HCC: Medium: Collaborative Research: Force Feedback for Fingertips

Project: Research project

Project Details


Surface haptics is the creation of programmable haptic effects on physical surfaces such as touch screens and touch pads. Unlike traditional force feedback manipulanda that require the operator to grasp an end effector, surface haptic devices must provide feedback directly to the fingertips. With the dramatic rise of touch screen interfaces in recent years, many approaches to surface haptics have been explored in both academic and commercial settings. Among these are vibrotactile , shape morphing , and variable friction . Our group has pioneered the active forcing approach in which the surface applies controlled shear forces to each fingertip. We think of this approach as “force feedback for the fingertips,” and we speculate that it will give individual fingertips the opportunity to interact with physics-based virtual environments, much like force feedback manipulanda enable the whole hand to do. With active forcing, fingers can interact with virtual objects that have mass, stiffness and damping as well as more complicated dynamics. Because these objects can be graphically displayed directly under the fingers and accompanied by sound, strong multi-sensory integration can be achieved. By coordinating haptic effects at multiple fingertips, compelling haptic illusions can also be generated. The technology – and more importantly – the underlying science of active forcing are, however, still in their infancy. Active forcing depends critically on strong, steady, controllable forces and should not be accompanied by unintended effects such as audible sound. Moreover, to be practical, the surface cannot move appreciably . As such, all known approaches to active forcing depend on vibration of the surface coupled with some form of rectification. The proposed research will be organized in three parts: fingertip mechanics; fingertip-surface interaction; and device design. The first step is to characterize the propagation of mechanical and electrical energy into the fingertip structure at near ultrasonic frequencies. A custom exciter will be developed and used to study propagation of surface waves and subsurface waves . Electrical impedance measurements will also be made, and fractional calculus methods will be used to develop both mechanical and electrical models. The second step is to study the transfer of energy from a vibrating and/or charged surface to the fingertip. A custom tribometer will be developed and used in conjunction with laser Doppler vibrometry and FTIR (frustrated total internal reflection) imaging of contact regions. Ultimately, however, it is essential to develop engineering approaches to the design and manufacture of such surfaces. The third step is to develop those approaches and demonstrate their efficacy by prototyping high-performance active forcing surfaces.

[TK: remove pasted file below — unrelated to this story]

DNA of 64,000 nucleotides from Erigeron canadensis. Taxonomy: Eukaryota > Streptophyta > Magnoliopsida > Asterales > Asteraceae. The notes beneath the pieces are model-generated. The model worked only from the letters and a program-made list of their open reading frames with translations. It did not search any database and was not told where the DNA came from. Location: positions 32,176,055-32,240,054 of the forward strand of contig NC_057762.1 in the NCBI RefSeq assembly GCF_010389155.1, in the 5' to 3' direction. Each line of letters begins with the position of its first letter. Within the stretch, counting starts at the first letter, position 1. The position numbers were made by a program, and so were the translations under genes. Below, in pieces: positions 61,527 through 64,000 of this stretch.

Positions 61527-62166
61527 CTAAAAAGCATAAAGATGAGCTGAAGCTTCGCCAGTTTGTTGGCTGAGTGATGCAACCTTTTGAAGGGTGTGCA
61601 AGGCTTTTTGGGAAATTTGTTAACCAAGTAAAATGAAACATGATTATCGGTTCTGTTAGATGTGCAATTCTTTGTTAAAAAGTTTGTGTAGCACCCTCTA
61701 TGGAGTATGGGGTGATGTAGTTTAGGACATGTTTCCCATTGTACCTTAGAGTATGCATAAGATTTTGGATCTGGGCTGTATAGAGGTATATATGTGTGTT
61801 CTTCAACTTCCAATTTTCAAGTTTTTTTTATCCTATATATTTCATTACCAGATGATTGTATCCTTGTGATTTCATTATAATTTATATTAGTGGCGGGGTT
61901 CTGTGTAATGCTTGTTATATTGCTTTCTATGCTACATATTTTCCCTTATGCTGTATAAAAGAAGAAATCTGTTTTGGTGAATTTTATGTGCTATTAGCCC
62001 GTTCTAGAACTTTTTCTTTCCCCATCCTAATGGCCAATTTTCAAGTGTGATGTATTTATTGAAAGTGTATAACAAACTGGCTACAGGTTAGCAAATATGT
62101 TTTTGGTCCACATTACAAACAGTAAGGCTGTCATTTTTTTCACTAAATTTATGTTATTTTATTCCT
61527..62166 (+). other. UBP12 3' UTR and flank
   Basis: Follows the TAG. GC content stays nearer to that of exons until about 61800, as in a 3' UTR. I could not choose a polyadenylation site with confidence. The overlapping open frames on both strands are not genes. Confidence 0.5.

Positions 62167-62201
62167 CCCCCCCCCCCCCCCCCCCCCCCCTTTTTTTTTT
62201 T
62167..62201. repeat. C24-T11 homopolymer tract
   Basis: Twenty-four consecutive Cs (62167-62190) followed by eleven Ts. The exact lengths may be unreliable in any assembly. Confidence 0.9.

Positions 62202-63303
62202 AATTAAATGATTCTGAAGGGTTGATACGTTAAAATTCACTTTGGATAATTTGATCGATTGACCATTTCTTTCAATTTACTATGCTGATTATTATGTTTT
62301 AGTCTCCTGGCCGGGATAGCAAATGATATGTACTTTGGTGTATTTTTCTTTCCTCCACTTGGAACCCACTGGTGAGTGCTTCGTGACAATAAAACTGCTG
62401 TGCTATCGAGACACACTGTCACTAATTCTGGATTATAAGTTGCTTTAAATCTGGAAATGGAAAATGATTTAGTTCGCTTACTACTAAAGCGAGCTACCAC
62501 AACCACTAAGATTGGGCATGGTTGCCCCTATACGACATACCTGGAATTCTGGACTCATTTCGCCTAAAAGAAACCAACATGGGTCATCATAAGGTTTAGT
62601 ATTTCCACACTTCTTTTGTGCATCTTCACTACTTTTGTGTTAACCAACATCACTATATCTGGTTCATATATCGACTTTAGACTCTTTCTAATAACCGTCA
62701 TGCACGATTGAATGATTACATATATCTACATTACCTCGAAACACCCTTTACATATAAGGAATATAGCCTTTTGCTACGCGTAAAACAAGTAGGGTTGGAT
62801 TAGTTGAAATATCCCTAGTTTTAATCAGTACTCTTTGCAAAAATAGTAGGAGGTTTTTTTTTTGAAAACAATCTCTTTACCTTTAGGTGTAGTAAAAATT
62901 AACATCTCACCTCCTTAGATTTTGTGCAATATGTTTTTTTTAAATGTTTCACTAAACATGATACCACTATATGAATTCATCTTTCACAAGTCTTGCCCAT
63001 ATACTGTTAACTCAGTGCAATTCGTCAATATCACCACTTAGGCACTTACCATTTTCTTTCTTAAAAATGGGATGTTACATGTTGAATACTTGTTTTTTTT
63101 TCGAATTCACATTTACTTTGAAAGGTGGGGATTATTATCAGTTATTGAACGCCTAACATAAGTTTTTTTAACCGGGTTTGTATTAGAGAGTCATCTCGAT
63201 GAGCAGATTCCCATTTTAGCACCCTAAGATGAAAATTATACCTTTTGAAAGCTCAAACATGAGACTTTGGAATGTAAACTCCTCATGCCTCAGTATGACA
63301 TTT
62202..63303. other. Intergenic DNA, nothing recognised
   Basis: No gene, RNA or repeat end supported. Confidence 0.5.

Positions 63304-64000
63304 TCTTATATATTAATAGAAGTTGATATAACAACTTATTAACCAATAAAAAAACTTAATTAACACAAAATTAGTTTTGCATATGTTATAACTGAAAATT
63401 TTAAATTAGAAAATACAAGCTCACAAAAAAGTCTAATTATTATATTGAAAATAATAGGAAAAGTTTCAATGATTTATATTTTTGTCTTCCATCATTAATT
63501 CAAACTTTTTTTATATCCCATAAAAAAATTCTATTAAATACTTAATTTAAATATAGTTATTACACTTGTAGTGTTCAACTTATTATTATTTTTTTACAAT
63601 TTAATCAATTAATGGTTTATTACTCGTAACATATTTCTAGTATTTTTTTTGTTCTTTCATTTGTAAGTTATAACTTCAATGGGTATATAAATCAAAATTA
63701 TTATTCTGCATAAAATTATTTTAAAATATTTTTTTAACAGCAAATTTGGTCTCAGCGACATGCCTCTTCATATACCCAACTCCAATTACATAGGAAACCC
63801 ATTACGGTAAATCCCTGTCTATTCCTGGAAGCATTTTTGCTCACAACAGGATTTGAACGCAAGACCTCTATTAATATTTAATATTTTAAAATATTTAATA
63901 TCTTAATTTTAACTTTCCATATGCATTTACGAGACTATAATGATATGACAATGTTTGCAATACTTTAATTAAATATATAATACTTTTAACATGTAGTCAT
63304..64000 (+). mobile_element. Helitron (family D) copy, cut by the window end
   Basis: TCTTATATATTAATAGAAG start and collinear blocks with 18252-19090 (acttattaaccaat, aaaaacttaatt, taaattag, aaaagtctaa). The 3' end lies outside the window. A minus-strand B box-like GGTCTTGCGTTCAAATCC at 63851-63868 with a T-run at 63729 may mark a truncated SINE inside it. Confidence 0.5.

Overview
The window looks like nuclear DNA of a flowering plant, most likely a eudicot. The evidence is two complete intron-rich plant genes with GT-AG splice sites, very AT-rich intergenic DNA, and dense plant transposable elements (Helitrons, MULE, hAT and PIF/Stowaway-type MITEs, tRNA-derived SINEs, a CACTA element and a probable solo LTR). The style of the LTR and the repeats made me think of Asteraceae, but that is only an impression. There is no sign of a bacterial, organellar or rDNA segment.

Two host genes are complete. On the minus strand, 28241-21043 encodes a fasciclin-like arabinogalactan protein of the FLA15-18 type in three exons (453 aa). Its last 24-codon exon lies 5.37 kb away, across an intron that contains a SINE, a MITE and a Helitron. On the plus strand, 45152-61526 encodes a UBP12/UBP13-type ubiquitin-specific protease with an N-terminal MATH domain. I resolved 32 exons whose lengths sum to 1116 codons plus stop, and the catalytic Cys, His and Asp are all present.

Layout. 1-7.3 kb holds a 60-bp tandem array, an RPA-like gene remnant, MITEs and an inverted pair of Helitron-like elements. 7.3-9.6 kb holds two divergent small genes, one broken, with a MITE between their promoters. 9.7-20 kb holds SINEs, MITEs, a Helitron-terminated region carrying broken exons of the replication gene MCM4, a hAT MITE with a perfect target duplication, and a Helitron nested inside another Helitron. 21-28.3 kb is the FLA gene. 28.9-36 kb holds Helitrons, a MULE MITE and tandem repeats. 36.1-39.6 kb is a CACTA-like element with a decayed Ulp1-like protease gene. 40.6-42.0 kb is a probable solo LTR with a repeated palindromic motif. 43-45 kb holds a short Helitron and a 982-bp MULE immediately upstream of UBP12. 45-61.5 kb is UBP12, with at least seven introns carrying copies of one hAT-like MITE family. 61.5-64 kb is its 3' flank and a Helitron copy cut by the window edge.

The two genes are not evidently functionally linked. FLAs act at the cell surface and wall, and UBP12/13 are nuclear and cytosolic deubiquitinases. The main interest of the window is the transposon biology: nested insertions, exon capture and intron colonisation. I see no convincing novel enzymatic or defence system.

Effective start/end date6/1/135/31/17


  • National Science Foundation (IIS-1302422)

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